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Gamble opens up on Evans prior to HOF induction

EDITOR’S NOTE: The following column from the Best of West collection was originally published in the Port Arthur News on May 5, 1995.



James Gamble is leaving open to debate which of the many outstanding Lincoln basketball teams of the past 25 years was the greatest. But, on the eve of their joint induction into the Texas High School Basketball Hall of Fame, the Bumblebee coaching legend has acknowledged Earl “The Pearl” Evans as the best player he coached.

“I would proudly give him that,” says Gamble, who has always avoided rating players and teams. “I was fortunate to coach many outstanding players, but Earl was the best. He had everything — size, quickness, excellent shooting touch, the ability to handle the ball and he was a tremendous rebounder.”

It is certainly fitting and unique that player and coach are going into the Hall of Fame together Saturday in San Antonio. Not only did they join forces for an awesome three-year run in the early ‘70s, but Gamble played a very important off-the-court role for a young superstar whose life was made most difficult by forces beyond his control.

On the court, the 6-7 Evans was so good it’s inconceivable anybody would dispute Gamble’s assessment of him being the best player during his coaching days at Lincoln.

As one who watched and wrote about Evans, I’d have to take it a step farther. He’s the best high school player ever to come out of Southeast Texas. I can’t think of anybody who would be a close second.

For sure, nobody is close statistically. A starter from his first game as a sophomore, Evans averaged 25.1 points and a staggering 20.6 rebounds in 103 games. After a senior season in which he averaged 28.6 points and 20.1 rebounds, he was voted Texas’ Player of the Year, was named to the Parade All-America team and was rated the nation’s No. 2 schoolboy player behind some kid from Petersburg, Va., named Moses Malone.

About the only feat Evans didn’t achieve as a schoolboy was to lead Lincoln to a state championship. He played during the time of the Wheatley and Kashmere juggernauts and the Bees never could get through the Houston regional.

They probably would have in 1974, but Lincoln’s stellar point guard, Kervin Eli, suffered a career-ending ankle injury in a practice game the week of the regional tournament. A Lincoln team without Eli, and with Evans’ playing time severely curtailed by foul trouble, lost to unbeaten Kashmere by two points in the regional championship game at Hofheinz Pavilion.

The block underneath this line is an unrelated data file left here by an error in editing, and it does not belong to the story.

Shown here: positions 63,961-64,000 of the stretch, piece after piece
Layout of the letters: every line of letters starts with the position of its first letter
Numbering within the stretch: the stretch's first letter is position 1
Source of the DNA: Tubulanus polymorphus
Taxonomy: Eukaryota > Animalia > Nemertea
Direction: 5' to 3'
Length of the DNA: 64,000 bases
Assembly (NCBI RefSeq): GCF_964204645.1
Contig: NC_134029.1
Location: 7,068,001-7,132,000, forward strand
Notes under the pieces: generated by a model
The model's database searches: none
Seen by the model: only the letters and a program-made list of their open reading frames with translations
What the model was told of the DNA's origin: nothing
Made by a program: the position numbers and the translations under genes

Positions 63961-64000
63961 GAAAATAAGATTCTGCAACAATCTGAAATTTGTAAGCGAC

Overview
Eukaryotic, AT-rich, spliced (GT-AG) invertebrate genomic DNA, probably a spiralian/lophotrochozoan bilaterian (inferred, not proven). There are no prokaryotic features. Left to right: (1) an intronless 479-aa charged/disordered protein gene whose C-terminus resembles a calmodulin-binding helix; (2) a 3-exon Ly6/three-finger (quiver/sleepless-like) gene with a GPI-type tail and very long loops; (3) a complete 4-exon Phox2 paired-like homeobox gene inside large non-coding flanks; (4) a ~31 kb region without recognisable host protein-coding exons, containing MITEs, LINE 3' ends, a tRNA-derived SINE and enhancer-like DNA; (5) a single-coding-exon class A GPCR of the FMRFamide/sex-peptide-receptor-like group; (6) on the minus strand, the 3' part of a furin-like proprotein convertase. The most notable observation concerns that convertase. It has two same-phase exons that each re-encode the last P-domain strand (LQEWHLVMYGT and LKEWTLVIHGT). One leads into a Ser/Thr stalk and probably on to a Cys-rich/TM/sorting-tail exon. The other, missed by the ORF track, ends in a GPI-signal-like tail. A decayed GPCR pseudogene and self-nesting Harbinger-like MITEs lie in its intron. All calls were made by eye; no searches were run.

Kashmere went on to win a state championship which seemingly wasn’t in the cards for Lincoln.

Gamble wouldn’t claim his first state title until seven years later, with a team that would have been no match for the unlucky 1974 outfit, because nobody on that 1981 team could have defended Evans.

“Earl was a prolific scorer who really couldn’t be stopped,” Gamble recalls. “But he was an even better rebounder. It seemed like he knew where missed shots were going to go.

“He wasn’t strong enough to muscle people around. He was a finesse player and he had a wonderful knack for getting position. He knew where to be to get the ball.”

Evans’ basketball career after he left Lincoln was star crossed. Though he could have played collegiately for most any school in the country, including John Wooden’s UCLA powerhouse, he inexplicably opted to sign with the University of Southern California.

It was a choice that left Gamble mystified. And it didn’t work out.

Though he started for USC as a freshman, Evans was unhappy. A year later he transferred to the University of Nevada-Las Vegas, from whence he would enjoy two productive seasons for Jerry Tarkanian’s Runnin’ Rebels.

He averaged a double-double both years he played at UNLV, and was named the team’s Outstanding Player following a senior season in which he averaged 17.1 points and 10.1 rebounds.

The highlight of Evans’ college days probably came in the post-season Pizza Hut All-Star Classic. Playing head up against Larry Bird, Evans scored 21 points and pulled down 11 rebounds, while holding Bird to 5-of-17 shooting and 17 points. Curiously, Bird was given the game’s MVP award, which didn’t sit well with Abe Lemons, the coach of Evans’ team.

“It didn’t make any sense at all,” fumed Lemons. “On that particular day, Earl was the best player on the floor. He deserved the trophy.”

Evans’ NBA career proved to be brief, partially because of where he landed and partially because of an unwise choice on an agent. Under the NBA rules in existence then, he was drafted by the Detroit Pistons after his junior season. Eligible to go back in the draft after his senior year, he opted instead to sign with Detroit.

It was a costly choice.

The Pistons were a franchise in disarray. They started the season with Dick Vitale as head coach. Yes that Dick Vitale. But Vitale was fired after a 4-8 start and replaced by Richie Audabato who was fired after finishing the season 16-66.

Evans, who had the misfortune to suffer a severe ankle injury the day before the pre-season opener, never became acclimated, got caught up in a vicious power struggle between the veterans and the Pistons five rookies and was cut the next year.

It was to be the end of the line for Evans as a basketball player. He returned to Port Arthur, worked for a time in construction at Texaco and now lives in San Antonio. To this day, Gamble doesn’t know exactly what went wrong in Detroit because Evans never discussed it with him.

What Gamble does know for sure is Earl “The Pearl” was No.1. The Texas Association of Basketball Coaches agrees because Evans’ selection to the Hall of Fame means he was chosen above everybody else who played in the decade of the ‘70s.

Sports editor Bob West can be e-mailed at rdwest@usa.net. His Sportsrap radio show airs Mondays at 8:05 p.m. on KLVI radio (560-AM)